Republican U.S. presidential nominee Donald Trump attends a campaign rally at Crown Arena in Fayetteville, North Carolina August 9, 2016
Republican U.S. presidential nominee Donald Trump attends a campaign rally at Crown Arena in Fayetteville, North Carolina August 9, 2016

Donald Trump Twitter analysis reveals the secrets behind Republican candidate's tweets

Mr Trump appears to send his own, angry tweets from an Android phone; while the more calm, measured ones are from somebody else using an iPhone, according to research by a data scientist

Andrew Griffin
Wednesday 10 August 2016 18:15
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The Donald Trump Twitter account that helped make the Republican nominee so famous is in fact run by at least two people, according to a data scientist.

Mr Trump writes his own, angry and often outright rude tweets from an Android phone, according to the new analysis. But someone else appears to be working to publish more strategically useful tweets from an iPhone.

Those are the findings by data scientist David Robinson, who used textual analysis to explore how Mr Trump’s tweets came together.

The analysis was prompted by a tweet that suggested that two posts, sent hours apart, had been written by different people.

“When Trump wishes the Olympic team good luck, he’s tweeting from his iPhone,” wrote Mr Robinson in a post detailing his findings. “When he’s insulting a rival, he’s usually tweeting from an Android. Is this an artifact showing which tweets are Trump’s own and which are by some handler?”

Mr Robinson took all of the tweets posted on each platform and examined what sort of characteristics they had, as well as applying sentiment analysis to see how they differed in what they said.

He found that the tweets sent from the two different platforms “are clearly from different people, posting during different times of day and using hashtags, links, and retweets in distinct ways”.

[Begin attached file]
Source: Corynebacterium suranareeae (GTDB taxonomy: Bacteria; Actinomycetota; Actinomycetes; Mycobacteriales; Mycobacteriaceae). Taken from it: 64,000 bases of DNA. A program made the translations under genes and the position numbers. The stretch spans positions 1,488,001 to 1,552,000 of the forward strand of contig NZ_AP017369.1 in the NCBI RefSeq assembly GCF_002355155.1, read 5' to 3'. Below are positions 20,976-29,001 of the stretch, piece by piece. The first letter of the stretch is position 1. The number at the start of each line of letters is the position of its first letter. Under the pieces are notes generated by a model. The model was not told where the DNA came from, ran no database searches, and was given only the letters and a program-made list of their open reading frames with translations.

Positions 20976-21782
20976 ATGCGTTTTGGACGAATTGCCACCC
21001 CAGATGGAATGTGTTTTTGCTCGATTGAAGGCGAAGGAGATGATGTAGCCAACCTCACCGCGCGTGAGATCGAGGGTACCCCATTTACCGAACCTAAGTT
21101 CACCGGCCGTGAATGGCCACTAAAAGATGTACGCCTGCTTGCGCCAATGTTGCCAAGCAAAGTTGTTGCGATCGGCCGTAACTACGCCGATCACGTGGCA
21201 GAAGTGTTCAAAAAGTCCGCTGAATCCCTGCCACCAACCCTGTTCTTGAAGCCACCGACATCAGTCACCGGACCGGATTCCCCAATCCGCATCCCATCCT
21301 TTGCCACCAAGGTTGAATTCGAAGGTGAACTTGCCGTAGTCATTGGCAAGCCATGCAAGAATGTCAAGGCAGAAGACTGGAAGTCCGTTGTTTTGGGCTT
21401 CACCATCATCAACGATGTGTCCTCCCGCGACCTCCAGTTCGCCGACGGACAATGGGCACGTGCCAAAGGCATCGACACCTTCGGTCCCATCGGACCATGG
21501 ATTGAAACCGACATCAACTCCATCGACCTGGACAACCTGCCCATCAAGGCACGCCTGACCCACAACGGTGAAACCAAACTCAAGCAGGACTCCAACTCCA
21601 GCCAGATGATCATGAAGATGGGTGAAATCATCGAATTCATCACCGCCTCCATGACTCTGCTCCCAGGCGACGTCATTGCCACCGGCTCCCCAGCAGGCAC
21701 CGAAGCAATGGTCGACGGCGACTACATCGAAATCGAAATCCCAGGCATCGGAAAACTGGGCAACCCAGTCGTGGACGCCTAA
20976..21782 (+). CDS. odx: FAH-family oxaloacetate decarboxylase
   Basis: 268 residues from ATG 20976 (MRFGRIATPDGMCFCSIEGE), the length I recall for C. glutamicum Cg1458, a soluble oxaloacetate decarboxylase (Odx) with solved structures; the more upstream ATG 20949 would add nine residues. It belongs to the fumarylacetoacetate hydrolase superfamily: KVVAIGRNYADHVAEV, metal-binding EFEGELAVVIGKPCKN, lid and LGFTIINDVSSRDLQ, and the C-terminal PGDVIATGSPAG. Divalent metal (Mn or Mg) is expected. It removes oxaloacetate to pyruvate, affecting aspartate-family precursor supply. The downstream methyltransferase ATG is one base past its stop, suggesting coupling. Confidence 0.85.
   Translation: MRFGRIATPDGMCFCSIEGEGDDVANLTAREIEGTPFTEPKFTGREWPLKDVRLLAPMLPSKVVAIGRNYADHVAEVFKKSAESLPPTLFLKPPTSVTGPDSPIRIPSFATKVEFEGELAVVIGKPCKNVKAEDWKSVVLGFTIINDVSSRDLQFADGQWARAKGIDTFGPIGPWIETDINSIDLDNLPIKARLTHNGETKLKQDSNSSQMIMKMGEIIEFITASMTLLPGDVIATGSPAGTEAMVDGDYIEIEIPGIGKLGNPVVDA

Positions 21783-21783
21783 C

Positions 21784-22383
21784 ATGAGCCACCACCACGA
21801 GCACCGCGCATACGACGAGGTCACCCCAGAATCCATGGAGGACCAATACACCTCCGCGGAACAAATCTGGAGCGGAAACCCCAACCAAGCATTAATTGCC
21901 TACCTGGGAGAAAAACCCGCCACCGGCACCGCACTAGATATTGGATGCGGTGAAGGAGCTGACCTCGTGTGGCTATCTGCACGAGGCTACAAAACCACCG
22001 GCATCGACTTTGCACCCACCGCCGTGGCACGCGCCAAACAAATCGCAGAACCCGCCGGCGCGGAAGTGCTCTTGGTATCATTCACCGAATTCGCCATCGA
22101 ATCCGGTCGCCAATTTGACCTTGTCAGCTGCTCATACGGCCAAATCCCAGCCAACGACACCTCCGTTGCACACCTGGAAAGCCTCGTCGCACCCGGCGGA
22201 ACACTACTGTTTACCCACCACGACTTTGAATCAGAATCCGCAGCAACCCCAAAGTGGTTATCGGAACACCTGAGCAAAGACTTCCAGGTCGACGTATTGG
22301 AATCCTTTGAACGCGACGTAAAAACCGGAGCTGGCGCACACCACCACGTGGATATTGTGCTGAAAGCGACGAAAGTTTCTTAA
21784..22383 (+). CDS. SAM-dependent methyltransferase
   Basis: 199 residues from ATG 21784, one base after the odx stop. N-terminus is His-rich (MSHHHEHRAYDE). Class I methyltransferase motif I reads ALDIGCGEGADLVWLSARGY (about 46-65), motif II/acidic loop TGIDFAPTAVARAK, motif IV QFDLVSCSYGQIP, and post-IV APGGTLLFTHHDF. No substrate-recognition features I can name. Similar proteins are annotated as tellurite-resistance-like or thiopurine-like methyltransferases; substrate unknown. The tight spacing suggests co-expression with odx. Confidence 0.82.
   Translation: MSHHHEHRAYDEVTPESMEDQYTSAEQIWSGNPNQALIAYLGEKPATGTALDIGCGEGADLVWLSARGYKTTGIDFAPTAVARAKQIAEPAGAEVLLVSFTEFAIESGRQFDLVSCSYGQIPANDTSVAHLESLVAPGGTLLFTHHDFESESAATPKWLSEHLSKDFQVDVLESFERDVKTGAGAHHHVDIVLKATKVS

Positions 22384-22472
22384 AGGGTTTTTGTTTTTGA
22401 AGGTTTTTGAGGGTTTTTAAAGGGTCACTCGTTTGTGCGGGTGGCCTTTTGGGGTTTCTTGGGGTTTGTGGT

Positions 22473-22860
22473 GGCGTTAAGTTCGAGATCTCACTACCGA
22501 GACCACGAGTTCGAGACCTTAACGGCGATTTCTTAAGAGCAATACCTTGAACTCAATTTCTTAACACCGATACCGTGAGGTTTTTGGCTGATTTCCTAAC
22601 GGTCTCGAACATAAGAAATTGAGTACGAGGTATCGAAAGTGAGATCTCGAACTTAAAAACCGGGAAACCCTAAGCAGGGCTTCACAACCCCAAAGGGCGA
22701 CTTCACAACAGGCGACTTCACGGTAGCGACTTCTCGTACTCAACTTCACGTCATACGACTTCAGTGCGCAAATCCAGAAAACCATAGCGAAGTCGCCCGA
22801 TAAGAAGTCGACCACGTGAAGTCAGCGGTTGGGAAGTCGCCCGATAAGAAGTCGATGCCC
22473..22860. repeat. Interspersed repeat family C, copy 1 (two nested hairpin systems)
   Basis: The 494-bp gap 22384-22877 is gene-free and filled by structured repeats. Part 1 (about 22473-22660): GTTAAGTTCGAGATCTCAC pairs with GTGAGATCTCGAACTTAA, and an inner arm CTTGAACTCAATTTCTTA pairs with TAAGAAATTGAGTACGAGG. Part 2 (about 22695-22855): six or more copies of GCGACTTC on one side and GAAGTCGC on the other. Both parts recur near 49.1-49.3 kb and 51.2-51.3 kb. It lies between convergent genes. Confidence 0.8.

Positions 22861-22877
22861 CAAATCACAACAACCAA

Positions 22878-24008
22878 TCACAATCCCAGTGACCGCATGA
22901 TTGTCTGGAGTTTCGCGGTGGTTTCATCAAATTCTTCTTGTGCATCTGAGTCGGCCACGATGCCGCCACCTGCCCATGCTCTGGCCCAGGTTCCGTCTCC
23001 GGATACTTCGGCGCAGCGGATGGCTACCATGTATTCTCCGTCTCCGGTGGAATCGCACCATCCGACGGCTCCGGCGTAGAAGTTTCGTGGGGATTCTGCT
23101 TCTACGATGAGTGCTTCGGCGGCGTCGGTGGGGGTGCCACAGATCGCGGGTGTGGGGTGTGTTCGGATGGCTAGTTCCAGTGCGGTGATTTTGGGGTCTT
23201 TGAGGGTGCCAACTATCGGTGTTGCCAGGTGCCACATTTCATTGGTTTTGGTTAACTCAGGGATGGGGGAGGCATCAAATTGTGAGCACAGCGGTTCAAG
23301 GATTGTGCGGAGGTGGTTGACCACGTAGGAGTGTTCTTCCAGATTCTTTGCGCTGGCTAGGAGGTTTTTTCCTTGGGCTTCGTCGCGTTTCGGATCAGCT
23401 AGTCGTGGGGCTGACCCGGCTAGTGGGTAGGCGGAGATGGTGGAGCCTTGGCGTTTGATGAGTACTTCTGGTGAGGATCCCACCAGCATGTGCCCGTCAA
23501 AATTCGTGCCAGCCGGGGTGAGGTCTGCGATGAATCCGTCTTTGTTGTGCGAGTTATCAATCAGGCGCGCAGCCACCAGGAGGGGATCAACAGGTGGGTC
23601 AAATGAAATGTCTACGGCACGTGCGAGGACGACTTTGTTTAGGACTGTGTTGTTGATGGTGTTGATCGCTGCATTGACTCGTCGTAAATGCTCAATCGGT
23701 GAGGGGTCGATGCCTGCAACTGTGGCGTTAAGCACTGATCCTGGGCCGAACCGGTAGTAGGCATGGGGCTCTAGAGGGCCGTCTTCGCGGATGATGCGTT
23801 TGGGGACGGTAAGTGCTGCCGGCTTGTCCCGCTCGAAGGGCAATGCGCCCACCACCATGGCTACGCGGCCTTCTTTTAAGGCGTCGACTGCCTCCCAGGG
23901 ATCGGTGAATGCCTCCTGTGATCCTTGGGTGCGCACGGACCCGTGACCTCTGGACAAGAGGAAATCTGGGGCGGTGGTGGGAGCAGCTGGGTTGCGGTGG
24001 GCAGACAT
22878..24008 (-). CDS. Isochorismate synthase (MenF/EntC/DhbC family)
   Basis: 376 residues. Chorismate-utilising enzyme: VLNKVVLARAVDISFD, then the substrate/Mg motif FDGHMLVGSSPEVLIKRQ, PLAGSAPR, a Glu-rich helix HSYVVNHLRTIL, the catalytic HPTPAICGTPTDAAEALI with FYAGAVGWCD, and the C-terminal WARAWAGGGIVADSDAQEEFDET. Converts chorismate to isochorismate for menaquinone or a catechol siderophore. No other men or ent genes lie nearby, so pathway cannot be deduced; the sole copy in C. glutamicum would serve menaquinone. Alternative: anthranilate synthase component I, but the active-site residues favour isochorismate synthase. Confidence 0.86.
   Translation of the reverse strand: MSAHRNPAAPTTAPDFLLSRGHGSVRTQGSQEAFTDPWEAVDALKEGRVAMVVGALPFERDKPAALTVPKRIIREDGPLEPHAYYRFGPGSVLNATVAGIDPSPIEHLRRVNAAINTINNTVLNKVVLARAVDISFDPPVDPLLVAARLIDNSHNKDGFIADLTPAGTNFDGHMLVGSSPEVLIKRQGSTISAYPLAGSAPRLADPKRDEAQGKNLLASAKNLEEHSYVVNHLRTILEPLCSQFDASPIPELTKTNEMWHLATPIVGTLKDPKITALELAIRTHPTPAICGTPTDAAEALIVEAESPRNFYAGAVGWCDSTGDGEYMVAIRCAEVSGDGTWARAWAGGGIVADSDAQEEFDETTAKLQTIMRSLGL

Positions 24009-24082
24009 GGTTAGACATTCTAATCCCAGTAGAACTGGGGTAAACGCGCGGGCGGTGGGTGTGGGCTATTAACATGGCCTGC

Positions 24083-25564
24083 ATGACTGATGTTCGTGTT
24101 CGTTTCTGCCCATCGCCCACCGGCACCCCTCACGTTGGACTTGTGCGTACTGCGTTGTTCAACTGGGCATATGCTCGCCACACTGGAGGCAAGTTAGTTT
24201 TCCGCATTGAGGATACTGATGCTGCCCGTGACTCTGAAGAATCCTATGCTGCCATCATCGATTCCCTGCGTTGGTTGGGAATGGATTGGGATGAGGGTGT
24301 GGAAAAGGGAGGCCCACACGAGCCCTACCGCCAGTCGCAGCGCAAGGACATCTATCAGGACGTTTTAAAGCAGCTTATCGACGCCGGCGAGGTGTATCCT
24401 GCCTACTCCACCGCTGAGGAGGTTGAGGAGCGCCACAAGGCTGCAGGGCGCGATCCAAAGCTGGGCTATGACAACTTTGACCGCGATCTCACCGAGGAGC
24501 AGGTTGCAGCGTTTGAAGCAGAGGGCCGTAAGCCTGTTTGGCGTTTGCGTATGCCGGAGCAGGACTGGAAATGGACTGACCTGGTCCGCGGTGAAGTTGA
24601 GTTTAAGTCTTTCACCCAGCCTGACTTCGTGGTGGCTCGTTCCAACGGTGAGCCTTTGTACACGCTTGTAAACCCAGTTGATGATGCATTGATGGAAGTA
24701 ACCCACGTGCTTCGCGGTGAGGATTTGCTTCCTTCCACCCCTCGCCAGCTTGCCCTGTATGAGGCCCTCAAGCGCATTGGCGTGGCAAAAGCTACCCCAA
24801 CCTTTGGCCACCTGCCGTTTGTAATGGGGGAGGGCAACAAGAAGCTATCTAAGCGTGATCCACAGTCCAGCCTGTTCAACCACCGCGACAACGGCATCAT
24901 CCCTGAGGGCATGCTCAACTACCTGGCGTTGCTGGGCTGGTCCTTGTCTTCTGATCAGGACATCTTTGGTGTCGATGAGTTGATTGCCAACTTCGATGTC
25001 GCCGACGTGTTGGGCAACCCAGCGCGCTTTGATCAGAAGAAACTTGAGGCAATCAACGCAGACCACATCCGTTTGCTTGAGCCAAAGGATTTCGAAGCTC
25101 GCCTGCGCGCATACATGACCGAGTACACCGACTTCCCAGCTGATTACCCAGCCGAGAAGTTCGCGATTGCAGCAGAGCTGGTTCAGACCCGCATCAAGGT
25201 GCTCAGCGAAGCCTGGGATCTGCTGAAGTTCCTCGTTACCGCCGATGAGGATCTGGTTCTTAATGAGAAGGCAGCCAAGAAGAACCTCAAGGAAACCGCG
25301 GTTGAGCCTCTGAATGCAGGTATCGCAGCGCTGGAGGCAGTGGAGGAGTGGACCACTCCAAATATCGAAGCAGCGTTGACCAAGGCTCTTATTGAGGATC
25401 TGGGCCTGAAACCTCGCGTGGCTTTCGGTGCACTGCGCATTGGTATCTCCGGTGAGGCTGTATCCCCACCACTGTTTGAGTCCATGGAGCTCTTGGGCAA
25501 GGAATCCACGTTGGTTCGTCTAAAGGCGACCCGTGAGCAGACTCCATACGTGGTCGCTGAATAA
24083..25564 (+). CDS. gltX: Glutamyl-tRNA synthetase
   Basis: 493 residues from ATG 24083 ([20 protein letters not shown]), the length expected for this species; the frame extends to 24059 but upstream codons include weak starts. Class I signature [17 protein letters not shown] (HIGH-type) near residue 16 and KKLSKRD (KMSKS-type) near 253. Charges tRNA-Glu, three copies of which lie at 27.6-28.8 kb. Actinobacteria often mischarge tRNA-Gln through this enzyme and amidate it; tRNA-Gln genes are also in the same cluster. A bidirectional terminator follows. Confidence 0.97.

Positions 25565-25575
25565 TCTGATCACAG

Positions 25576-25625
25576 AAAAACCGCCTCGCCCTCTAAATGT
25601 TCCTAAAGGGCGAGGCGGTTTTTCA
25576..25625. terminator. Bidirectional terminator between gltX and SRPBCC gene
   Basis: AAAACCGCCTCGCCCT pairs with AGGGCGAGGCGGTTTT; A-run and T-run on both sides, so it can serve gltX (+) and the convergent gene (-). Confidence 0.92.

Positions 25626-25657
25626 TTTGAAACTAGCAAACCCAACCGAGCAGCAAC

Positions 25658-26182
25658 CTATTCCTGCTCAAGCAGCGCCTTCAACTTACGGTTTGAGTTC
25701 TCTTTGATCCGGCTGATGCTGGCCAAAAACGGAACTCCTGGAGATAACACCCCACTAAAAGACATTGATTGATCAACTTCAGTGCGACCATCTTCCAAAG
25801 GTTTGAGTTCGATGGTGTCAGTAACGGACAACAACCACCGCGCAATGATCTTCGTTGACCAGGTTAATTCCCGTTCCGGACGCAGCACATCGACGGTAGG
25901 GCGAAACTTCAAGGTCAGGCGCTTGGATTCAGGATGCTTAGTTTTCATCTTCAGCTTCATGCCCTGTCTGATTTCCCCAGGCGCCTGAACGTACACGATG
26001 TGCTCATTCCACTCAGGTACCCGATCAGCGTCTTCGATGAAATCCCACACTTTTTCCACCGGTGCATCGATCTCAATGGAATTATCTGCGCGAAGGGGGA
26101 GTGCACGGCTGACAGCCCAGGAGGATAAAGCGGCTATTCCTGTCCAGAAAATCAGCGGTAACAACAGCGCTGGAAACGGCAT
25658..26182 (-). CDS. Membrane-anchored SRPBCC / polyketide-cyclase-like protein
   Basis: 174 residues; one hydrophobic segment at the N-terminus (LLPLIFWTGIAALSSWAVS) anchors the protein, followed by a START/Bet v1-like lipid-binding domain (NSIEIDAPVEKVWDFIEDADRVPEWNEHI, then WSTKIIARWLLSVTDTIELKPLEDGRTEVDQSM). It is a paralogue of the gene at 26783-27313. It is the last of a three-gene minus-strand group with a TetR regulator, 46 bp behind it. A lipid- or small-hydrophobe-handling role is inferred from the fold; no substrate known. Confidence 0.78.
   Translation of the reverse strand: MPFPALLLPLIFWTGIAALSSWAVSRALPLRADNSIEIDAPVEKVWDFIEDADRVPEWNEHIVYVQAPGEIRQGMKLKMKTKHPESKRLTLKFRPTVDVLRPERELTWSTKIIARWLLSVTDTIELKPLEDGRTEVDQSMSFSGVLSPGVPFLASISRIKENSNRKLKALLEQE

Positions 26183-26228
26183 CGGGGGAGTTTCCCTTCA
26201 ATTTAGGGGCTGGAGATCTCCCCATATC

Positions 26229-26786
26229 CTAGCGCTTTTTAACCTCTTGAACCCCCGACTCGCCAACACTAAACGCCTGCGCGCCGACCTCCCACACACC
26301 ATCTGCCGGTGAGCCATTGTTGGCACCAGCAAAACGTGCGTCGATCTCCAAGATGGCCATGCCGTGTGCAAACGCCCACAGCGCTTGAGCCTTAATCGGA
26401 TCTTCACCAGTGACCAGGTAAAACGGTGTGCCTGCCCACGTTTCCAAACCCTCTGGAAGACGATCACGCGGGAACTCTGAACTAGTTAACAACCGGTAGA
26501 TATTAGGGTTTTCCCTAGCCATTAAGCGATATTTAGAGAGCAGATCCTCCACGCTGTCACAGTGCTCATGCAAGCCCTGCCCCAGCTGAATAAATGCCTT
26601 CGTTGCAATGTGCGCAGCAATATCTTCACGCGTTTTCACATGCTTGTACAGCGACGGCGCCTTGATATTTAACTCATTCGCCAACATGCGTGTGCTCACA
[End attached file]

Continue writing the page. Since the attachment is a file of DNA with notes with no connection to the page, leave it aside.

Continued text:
But he also found that the tweets sent from an Android phone – which Mr Trump is known to use – “are angrier and more negative, while the iPhone tweets tend to be benign announcements and pictures”.

Mr Robinson said that his main interest in the story was trying to understand the mind of the anonymous staff member who is writing the less angry tweets that still use Mr Trump’s voice.

“A lot has been written about Trump’s mental state,” he wrote, referencing a piece about Mr Trump’s ghostwriter, Tony Schwartz. Mr Schwartz said last month that he regretted helping create the character of Donald Trump in his book The Art Of The Deal, which like Mr Trump’s Twitter account has been a central part of his campaign to be the Republican presidential candidate.

“But I’d really rather get inside the head of this anonymous staffer, whose job is to imitate Trump’s unique cadence (“Very sad!”), or to put a positive spin on it, to millions of followers. Is he a true believer, or just a cog in a political machine, mixing whatever mainstream appeal he can into the @realDonaldTrump concoction?

Diagnosing a narcissist with Donald Trump

“Like Tony Schwartz, will he one day regret his involvement?”

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